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22 August 2018
Prof Coetzee is retelling old stories in a new book
"Failing to Learn Doomed to repeat" was one of the bookworks on display.

The title of Prof Jan K Coetzee’s latest book, Books & Bones & Other Things, says it all. The book looks into the many aspects that have built our society by presenting in a new way the stories contained in old books collected over the years. 

Prof Coetzee is a Senior Professor in the Department of Sociology at the University of the Free State (UFS). Books & Bones & Other Things was launched on 14 August 2018 and coincided with an exhibition of various “bookworks”   art installations by Prof Coetzee that feature old books, sculptures, artefacts, and fossils.
 
Book resulting from research programme 
   

“This is a book on books so the library is the perfect venue to launch a book on old texts as documents of life,” said Prof Coetzee.

For the past seven years he has been directing a Master’s and PhD programme in Sociology called The Narrative Study of Lives. His project, Documents of Life, from which this book came, focuses on a collection of old texts the oldest of which dates back to 1605.

“We live in storytelling societies and for as long as we can remember we have been telling stories. Over time the ability to produce books was born. Any collection of books can tell you a lot about your own life and the society you live in."

“I cannot read the stories of many of these old books because their narratives are closed. I have to re-narrate the books, change the narrative convention and present them in a way that makes sense to me. By combining the books with art and artefacts I want the books to tell their ancient stories in new ways.”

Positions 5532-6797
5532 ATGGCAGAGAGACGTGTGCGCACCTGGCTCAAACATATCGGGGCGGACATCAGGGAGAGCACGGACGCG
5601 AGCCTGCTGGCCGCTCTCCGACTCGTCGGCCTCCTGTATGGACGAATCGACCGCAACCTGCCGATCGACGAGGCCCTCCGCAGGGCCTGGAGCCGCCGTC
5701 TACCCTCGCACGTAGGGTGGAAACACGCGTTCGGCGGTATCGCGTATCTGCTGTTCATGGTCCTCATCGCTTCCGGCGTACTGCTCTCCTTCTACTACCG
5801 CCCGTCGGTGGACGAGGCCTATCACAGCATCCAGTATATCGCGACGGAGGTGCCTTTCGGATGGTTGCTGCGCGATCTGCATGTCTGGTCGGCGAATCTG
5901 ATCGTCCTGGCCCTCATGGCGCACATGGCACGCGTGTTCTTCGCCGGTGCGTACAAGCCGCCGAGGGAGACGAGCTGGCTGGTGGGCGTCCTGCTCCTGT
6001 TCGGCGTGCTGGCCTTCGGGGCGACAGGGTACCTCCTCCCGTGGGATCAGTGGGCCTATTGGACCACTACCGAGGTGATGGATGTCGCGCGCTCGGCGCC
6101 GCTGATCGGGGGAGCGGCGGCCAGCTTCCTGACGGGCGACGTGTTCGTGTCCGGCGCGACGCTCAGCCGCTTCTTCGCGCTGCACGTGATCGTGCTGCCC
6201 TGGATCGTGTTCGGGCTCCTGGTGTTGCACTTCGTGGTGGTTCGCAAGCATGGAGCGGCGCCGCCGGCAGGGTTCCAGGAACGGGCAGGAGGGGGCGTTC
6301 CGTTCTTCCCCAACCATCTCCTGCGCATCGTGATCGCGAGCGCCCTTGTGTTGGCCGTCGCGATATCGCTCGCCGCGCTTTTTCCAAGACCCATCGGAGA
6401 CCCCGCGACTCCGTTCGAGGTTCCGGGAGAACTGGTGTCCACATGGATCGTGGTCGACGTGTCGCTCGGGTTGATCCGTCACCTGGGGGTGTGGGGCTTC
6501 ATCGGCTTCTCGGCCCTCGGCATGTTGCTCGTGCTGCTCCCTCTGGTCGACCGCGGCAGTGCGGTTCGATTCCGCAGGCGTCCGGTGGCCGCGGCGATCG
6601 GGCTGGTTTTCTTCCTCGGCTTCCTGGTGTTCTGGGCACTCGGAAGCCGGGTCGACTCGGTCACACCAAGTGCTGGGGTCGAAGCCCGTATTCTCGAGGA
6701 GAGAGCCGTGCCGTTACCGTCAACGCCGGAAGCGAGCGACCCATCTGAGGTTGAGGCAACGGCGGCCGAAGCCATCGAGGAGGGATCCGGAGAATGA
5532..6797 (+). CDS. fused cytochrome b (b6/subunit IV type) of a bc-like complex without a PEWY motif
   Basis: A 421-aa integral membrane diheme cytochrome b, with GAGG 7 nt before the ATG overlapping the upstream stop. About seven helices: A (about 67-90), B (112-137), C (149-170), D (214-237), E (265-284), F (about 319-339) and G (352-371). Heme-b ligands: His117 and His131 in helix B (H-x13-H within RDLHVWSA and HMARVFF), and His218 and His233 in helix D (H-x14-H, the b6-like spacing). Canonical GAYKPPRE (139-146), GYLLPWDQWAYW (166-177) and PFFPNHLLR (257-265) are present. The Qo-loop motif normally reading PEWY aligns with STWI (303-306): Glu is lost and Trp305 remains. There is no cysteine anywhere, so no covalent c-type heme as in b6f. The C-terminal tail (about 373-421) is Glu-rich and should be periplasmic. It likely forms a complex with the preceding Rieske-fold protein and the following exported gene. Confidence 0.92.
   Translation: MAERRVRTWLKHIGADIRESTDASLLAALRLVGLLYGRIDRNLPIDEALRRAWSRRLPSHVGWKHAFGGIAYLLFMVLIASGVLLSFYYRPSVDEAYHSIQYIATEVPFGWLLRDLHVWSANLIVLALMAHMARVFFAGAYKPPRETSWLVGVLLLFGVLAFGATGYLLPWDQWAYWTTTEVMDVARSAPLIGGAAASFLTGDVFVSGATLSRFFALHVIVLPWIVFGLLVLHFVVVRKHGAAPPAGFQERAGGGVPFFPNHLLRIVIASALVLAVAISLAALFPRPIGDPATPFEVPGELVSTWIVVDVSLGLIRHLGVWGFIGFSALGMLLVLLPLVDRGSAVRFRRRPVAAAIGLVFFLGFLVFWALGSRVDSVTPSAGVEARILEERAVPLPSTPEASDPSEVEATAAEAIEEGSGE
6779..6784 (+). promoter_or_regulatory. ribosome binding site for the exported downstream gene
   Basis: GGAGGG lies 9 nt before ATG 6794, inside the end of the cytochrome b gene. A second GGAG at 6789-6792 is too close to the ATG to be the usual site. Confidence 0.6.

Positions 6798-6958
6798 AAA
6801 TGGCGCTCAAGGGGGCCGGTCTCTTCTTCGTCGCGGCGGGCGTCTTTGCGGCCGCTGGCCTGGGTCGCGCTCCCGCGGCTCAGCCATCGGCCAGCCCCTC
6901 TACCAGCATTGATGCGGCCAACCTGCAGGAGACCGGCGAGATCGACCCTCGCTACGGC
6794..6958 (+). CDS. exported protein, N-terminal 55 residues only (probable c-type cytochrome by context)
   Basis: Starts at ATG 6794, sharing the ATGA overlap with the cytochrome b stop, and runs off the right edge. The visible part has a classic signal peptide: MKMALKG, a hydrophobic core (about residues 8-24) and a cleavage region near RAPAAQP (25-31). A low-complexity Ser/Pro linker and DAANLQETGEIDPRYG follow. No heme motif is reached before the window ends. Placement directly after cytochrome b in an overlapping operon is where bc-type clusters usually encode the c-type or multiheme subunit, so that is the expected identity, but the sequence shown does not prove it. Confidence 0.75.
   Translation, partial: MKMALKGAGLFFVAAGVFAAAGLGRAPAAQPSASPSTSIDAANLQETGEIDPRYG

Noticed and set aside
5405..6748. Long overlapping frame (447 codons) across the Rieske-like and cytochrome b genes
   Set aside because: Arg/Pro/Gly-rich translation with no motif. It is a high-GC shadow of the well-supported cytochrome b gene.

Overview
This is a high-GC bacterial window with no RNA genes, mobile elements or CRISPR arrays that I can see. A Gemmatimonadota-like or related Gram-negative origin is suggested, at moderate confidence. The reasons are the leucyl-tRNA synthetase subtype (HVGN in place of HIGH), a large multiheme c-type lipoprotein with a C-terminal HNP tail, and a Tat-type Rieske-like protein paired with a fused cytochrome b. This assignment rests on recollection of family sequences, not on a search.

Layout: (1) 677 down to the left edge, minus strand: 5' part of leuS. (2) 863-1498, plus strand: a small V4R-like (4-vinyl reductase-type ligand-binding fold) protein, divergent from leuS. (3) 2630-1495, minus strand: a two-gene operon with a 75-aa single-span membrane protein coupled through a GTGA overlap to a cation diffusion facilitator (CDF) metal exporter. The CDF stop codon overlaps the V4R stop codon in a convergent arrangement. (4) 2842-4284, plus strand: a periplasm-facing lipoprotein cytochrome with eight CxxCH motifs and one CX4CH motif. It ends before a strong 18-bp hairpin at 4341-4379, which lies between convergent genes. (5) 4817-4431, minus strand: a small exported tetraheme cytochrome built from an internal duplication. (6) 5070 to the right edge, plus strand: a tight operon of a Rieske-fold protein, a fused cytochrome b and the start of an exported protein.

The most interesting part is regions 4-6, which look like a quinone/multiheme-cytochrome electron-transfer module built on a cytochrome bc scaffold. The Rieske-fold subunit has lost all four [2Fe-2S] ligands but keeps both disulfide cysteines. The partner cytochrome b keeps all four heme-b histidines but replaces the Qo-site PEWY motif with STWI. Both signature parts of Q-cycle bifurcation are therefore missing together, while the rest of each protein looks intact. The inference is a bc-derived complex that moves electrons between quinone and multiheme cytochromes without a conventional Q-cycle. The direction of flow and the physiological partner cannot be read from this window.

Book launches and intellectual discussions

At the book launch, Prof Corli Witthuhn, Vice-Rector: Research said: “What we have achieved with this launch and exhibition is unbelievable. We always try to create an intellectual space in the library.

“A book such as this is the pinnacle of an academic career. It is multidisciplinary and it looks at the world in a different way. That is what scholarship is about.”

A painting by Robert Hodgins was also handed over to the Johannes Stegmann Gallery, home of the corporate collection of the UFS, at the event. 

News Archive

Twenty years of human rights - a call for reflection on the successes and challenges
2015-02-25

Back from the left are: Advocate Mohamed Shafie Ameermia, Commissioner, South African Human Rights Commission
Advocate Lawrence Mushwana, Chairperson of the South African Human Rights Commission
 
Front from the left are: Honourable Mahube Molemela, Judge President of the Free State High court and Acting judge of the Constitutional Court of South
Dr Choice Makhetha, Vice-Rector External Relations, University of the Free State
Prof Caroline Nicholson, Dean of the Faculty of Law, University of the Free State

The South African Human Rights Commission (SAHRC), the Faculty of Law, and the Free State Department of Education hosted a gala dinner on 19 February 2015 to celebrate the launching of the Free State Provincial Division of the SAHRC, reaffirming their collaborative partnership, and confirming the commitment of the Free State Department of Education to community engagement, constitutional rights awareness, and youth advocacy.

The number of human rights abuses reported to the Human Rights Commission in recent years points to the complex nature of the challenges faced by South African communities. What is most disturbing is that the overwhelming majority of these offences are perpetrated by the youth, said Adv Lawrence Moshwana, Chairperson of the South African Human Rights Commission.  “The Human Rights Commission is in need of support from government in order to be able to reach all provinces of South Africa”. The expansion of the commission’s services in the Free State and its partnership with the Provincial Department of Education is a great step towards protecting the rights of the most vulnerable communities.

 

Twenty years of human rights (read the full story)

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